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1. Lithium-ion battery route vs. NiMH battery route
Just as a pure electric car can't avoid a Tesla, a hybrid car can also be compared to a Toyota Prius.
Toyota Prius hybrid system configuration is perfect, nearly 20 years without major changes, the use of today. However, it is a different story in the choice of battery types. Toyota has been mainly using nickel-metal hydride batteries until the 4th generation of Prius. Lithium ion battery has only 56 Cells, while nickel-metal hydride battery has 168 Cells, so the cost and price of the two are not far from each other. The output voltage is about the same, but the lithium-ion battery packs weigh 16 kilograms less than the nickel-metal hydride ones. Nickel-metal hydride batteries have an inherent disadvantage compared to lithium-ion batteries, and it is foreseeable that Toyota will have to switch to lithium-ion batteries in the near future.
GM, by contrast, has resolutely adopted the lithium-ion battery route, from the original BAS system (belt-assisted microhybrid) to the plug-in Volt and Spark electric cars. Recently I read an interesting article "Tesla's electric vehicle technology comes from TA". It said that GM is the advocate of lithium ion battery route, and the person in charge of GM's EV1 project also has a long history with Tesla Roadster. GM's involvement in electric vehicles probably goes back to 1990, if not earlier, when it introduced an electric car, the Impact, and offered it to consumers for testing.
Although the project was suspended and all the prototype vehicles were recalled, it yielded a wealth of EV experience and technology that would be used in the Volt, Bev, and Bolt. Follow-up with the Volt, large-scale use of lithium-ion battery technology. Even the previous generation of LaCrosse eAssist with a 0.5kWh battery was powered by lithium-ion batteries, considering that leading acid was used in other microhybrids of the era. As a result, GE has a head start in the field of lithium-ion batteries, being the first to use them in everything from hybrids to pure electric batteries.
It is fair to say that GM was the first in the field of lithium-ion batteries, which is why it is singled out as a typical example of lithium-ion batteries.
A) Energy density:
The important purpose of batteries is to store energy, so energy density is the most important parameter of batteries. In this respect, lithium ion batteries have greater advantages than nickel metal hydride batteries. The third-generation Prius nickel-metal hydride battery launched in 2012, for example, has a capacity of 1.3kWh, weighs 53.3kg, and has an energy density of 24.4Wh/kg. The Volt, launched by GM at the same time, uses a lithium-ion battery pack with a capacity of 16kWh, a weight of 181.4kg and an energy density of 88.2Wh/kg, a difference of nearly four times between the two. GM's latest product, the Bolt, uses an LG layered battery pack of 60kWh and 435kg, which has an energy density of 138Wh/kg. The recently launched LaCrosse hybrid version, which uses the second generation VolTech, uses a 1.5kWh battery pack that can power both 60kW and 54kW motors. You can see the power density. From this point of view, Toyota is still in the medium hybrid stage, aiming to reduce fuel consumption in a short time, and its strategy for the future is not clear. While GM is aiming at the direction of deep hybrid power, even laying the technical groundwork for pure electric power. The technical route of hybrid - plug-in - pure electric power has been very clear.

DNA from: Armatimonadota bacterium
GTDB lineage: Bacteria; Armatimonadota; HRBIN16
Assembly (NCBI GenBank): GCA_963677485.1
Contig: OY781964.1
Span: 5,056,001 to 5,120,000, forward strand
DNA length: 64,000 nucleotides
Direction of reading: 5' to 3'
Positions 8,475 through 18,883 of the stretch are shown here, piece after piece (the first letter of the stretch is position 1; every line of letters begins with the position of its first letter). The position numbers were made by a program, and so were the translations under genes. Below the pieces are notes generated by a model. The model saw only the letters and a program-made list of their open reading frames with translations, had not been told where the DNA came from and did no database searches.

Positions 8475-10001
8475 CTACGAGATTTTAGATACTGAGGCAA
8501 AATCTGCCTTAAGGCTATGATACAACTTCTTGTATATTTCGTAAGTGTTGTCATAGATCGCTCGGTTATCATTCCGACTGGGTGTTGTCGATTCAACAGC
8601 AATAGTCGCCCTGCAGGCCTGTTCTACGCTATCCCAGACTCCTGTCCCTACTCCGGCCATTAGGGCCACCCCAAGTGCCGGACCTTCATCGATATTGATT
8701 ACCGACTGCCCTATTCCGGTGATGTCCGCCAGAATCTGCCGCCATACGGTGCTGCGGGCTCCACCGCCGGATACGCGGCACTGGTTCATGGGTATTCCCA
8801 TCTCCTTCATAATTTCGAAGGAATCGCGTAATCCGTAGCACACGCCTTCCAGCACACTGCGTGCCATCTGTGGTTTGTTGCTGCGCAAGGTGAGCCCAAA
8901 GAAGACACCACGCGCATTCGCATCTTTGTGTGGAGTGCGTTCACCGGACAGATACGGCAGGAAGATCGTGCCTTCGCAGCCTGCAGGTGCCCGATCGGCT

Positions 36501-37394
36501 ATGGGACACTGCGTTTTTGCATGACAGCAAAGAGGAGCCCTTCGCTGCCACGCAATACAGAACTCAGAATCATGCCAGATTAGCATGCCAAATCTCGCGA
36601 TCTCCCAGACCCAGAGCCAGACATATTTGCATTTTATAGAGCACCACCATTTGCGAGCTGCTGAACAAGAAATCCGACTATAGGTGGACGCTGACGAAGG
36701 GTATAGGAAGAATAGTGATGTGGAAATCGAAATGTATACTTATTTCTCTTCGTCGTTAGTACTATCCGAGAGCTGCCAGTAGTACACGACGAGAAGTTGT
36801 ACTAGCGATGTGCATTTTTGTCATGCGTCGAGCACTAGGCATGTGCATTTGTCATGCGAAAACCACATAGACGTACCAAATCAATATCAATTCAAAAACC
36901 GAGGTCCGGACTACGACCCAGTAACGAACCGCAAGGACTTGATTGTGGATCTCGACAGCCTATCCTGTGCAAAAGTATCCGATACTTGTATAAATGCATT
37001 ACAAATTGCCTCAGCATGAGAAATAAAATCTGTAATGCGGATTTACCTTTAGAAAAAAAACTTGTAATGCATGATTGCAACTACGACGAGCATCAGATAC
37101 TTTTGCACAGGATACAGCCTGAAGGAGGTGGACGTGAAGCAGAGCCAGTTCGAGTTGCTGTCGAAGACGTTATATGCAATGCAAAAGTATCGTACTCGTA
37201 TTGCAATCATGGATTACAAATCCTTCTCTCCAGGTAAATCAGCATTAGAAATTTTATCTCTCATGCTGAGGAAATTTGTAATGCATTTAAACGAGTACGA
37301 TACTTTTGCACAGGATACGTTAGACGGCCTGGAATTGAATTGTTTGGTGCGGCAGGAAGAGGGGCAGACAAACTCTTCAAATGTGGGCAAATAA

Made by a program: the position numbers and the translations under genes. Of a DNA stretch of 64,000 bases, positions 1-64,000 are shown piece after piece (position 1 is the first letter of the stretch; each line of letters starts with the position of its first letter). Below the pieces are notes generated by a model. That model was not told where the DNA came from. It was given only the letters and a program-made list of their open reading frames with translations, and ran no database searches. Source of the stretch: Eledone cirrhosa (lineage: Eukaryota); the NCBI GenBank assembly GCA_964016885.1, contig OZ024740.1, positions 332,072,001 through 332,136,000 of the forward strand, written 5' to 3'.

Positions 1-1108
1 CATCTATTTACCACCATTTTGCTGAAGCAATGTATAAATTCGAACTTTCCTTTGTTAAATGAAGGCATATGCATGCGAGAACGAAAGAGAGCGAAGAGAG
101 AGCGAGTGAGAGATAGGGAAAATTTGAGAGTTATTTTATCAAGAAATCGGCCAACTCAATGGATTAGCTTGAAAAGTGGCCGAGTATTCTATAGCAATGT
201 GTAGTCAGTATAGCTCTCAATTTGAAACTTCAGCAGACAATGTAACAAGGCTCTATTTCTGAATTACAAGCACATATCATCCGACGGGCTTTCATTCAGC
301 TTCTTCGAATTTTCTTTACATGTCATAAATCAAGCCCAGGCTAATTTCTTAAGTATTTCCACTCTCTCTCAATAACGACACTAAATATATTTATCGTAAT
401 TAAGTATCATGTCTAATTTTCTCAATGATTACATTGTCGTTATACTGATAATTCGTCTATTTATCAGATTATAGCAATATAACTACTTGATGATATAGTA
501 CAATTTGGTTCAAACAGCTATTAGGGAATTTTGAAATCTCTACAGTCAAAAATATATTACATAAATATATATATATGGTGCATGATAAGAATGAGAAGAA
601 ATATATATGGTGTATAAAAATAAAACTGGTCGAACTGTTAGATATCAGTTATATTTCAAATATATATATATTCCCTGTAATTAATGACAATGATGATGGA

B) Battery capacity:
In terms of battery capacity, the Prius has just under 10 kilometers of all-electric range, while the Volt has as much as 60 kilometers of all-electric range. So while Toyota thought about the battery as an auxiliary system, GM put the battery as important as the engine. In other words, Toyota's hybrid is still engine-based, such as the Atkinson cycle engine, while GM's hybrid puts the battery in a more important position.
C) Battery management technology level
From the technical point of view, the lithium ion battery system is more complex than the nickel metal hydride battery system, and the technical difficulty is greater. Although lithium-ion batteries have high energy density and long service life, they are more sensitive to temperature and require complex thermal management systems. For example, GM's second generation Volt has designed a multi-mode thermal management system that uses waste heat to heat the battery or air conditioning to cool the battery. The design is very energy efficient and sophisticated, effectively increasing battery life and performance. The nickel metal hydride battery is less sensitive to temperature and a simple thermal management system can be designed. On the other hand, the general lithium ion battery pack is larger (for example, the VOLT battery capacity is more than ten times that of the prius), the use of more advanced equalization technology, charge and discharge control technology, so that the temperature difference in the VOLT battery pack can be controlled within 2C, effectively supporting the battery pack life guarantee period of 8 years.
GM's Cadillac CT6 battery management technology is based on the second generation Volt battery management technology foundation and demonstrates the highest level of battery integration and management: It is composed of 3 sections of 96S2P batteries (96 Cell cells, each Cell includes 2 Cell pairs). The external part is protected by high-pressure die-cast aluminum plate, and the internal part also contains necessary high and low pressure wiring harness and ThermalPlumbing. In addition, water-cooled fins are added to the cells. The modular design allows flexible configuration of the shape and capacity of the battery pack.
A battery pack consisting of multiple cells